*       *       *       *       *


Place a basket in the front seat of the second row and another in the
front seat of next to last row. Draw a throwing line on floor 20 feet
from each basket. At some time beforehand choose four captains and
have these captains choose teams, choosing in turn. Teams stand at
least two rows apart and behind throwing line, each team having a
ball. Captains stand beyond baskets, two captains at same basket. Each
captain passes the ball in turn to his players and they throw for
the basket. Team throwing the most baskets in a round wins one point,
first to get five points wins the contest.

       *       *       *       *       *


Players seated at desks. Rows playing must be full rows. The game is
much like "Fox and Squirrel" (see First Grade, Second Half Year).
One player is "it," and there is one runner, besides the full rows
of seats. The runner may come to the front of any row and call "Last
Man," and then each player in that row must move back one place,
leaving the front seat for the runner, who is now safe. The last one
in the rear of the row will be out of a place and thus becomes runner.
When a runner is tagged, he is "it," and the one who caught him
becomes runner and must get out of the way at once.

       *       *       *       *       *


Players seated at desks. When teacher commands "Change right," all
move one place to right and the right hand row stands. In like manner
the command may be "Change front," "Change back," or "Change left." At
first it is best to follow each change by the reverse, so as to allow
those standing to get seats, but later they may be told that they
must run to the vacant seats on the opposite side or end of the room.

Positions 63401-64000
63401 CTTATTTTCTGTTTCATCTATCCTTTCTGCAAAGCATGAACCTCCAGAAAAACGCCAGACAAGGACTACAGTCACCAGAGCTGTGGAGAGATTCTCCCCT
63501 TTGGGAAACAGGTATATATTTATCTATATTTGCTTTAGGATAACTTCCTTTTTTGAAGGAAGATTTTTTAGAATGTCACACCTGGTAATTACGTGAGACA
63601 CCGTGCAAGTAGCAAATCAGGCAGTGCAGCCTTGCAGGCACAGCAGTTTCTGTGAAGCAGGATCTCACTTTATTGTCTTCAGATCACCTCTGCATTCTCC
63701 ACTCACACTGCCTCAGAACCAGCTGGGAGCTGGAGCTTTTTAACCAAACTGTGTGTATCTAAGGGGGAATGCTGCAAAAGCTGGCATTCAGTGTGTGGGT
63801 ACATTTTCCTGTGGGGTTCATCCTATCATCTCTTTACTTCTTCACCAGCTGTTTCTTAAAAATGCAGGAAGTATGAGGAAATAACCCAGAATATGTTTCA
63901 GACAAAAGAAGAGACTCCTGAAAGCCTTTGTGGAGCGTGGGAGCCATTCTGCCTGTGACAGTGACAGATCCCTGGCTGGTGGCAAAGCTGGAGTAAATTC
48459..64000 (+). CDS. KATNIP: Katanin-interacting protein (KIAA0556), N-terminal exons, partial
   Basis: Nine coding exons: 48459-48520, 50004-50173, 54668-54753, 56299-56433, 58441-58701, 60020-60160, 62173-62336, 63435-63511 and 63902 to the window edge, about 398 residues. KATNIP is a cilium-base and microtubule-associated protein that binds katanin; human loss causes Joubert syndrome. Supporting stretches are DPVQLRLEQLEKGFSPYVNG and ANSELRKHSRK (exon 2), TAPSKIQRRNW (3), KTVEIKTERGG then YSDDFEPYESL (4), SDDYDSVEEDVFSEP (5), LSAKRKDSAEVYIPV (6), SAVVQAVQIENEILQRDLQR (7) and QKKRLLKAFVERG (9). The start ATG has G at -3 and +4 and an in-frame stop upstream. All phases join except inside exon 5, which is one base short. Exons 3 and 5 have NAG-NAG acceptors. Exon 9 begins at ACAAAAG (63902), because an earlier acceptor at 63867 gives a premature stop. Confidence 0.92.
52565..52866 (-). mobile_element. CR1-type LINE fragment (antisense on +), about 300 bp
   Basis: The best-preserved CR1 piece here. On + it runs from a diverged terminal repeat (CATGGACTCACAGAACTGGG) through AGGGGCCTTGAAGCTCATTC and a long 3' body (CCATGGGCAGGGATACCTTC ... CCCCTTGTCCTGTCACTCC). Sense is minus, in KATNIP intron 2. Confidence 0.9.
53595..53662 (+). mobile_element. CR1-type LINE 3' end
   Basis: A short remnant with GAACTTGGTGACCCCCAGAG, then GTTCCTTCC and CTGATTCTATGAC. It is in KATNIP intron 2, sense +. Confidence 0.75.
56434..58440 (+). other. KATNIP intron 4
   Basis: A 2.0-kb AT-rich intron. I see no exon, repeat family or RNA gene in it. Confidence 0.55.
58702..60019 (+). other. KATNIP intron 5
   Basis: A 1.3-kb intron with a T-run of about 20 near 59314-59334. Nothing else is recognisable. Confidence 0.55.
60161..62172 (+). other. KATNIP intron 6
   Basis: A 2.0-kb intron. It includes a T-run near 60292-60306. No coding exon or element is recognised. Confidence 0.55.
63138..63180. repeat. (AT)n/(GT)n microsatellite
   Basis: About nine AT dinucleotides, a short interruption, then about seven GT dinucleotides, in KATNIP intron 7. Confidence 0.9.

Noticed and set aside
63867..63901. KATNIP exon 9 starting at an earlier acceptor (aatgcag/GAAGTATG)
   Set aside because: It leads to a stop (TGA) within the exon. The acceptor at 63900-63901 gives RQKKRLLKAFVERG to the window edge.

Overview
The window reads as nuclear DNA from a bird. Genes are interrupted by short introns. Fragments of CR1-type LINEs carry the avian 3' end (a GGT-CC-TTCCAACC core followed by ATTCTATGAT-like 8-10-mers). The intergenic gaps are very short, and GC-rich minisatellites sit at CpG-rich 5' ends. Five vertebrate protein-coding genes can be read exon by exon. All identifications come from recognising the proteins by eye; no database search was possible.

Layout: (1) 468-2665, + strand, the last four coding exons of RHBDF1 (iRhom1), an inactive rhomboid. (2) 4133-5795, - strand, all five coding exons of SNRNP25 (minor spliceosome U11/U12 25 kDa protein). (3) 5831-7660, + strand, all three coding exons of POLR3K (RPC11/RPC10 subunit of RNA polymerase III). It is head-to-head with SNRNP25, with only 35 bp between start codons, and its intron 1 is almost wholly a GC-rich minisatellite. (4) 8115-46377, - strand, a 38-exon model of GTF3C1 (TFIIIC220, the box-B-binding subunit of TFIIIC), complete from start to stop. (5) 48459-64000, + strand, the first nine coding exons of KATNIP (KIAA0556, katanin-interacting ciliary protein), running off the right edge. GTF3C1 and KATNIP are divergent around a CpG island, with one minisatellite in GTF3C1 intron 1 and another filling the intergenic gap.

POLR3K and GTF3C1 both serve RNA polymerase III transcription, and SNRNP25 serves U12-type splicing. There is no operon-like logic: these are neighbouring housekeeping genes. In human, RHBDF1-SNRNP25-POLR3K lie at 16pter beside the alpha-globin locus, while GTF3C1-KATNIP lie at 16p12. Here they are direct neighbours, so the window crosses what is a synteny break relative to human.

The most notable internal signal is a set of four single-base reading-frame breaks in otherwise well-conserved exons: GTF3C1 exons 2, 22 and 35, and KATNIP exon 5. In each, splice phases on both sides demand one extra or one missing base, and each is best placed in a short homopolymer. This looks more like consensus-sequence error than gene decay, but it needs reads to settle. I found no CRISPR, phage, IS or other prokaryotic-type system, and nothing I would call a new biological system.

Leaders may be chosen to act in place of the teacher.

       *       *       *       *       *


The children close their eyes and put their heads on their desks.
A small object--a thimble or button--is placed in plain sight. At a
signal, the children move about the room, and when they see it, take
their seats without making any sign of its whereabouts. The first one
to see it may hide it the next time.

       *       *       *       *       *


This is like the blackboard relay played in the third grade, but
instead of marks and letters, words must be written; these may be
required to form a sentence, numbers may be written and afterwards
added, subtracted, etc., by the succeeding players, or each player may
write his own name. It is often interesting to have the last player
required to erase all his team has written, or each child may erase
his own writing, passing the eraser as he did the chalk.

       *       *       *       *       *


One child goes out of the room. A thimble or button is placed in plain
sight by another child. The one who was sent out is then guided to the
object by the clapping of the children--soft clapping for "cold," and
louder for "warm."

       *       *       *       *       *


1. March winds whistling through the trees. Inhale a deep breath and
imitate the wind.

2. Keeping a feather in the air. Run with head back and blow short
breaths, keeping an imaginary feather from falling to the ground.

3. Making Ocean Waves. By blowing the water in a large basin.

       *       *       *       *       *


Four farmers are in their home in the country enjoying a quiet

They hear a sound outside, they watch and listen and decide that the
foxes are near the cabin. They wait until they are very close, then
give chase--and catch as many as they can before the foxes have
reached their home in the forest. All caught become farmers and help
to catch the rest.

       *       *       *       *       *


The players join hands to form a circle. About ten erasers are placed
in the center of the circle, with spaces between them through which a
player might step. The players then try by means of pushing or pulling
their comrades by means of clasped hands, to make them knock over the
erasers. Any player who knocks over an eraser or who unclasps hands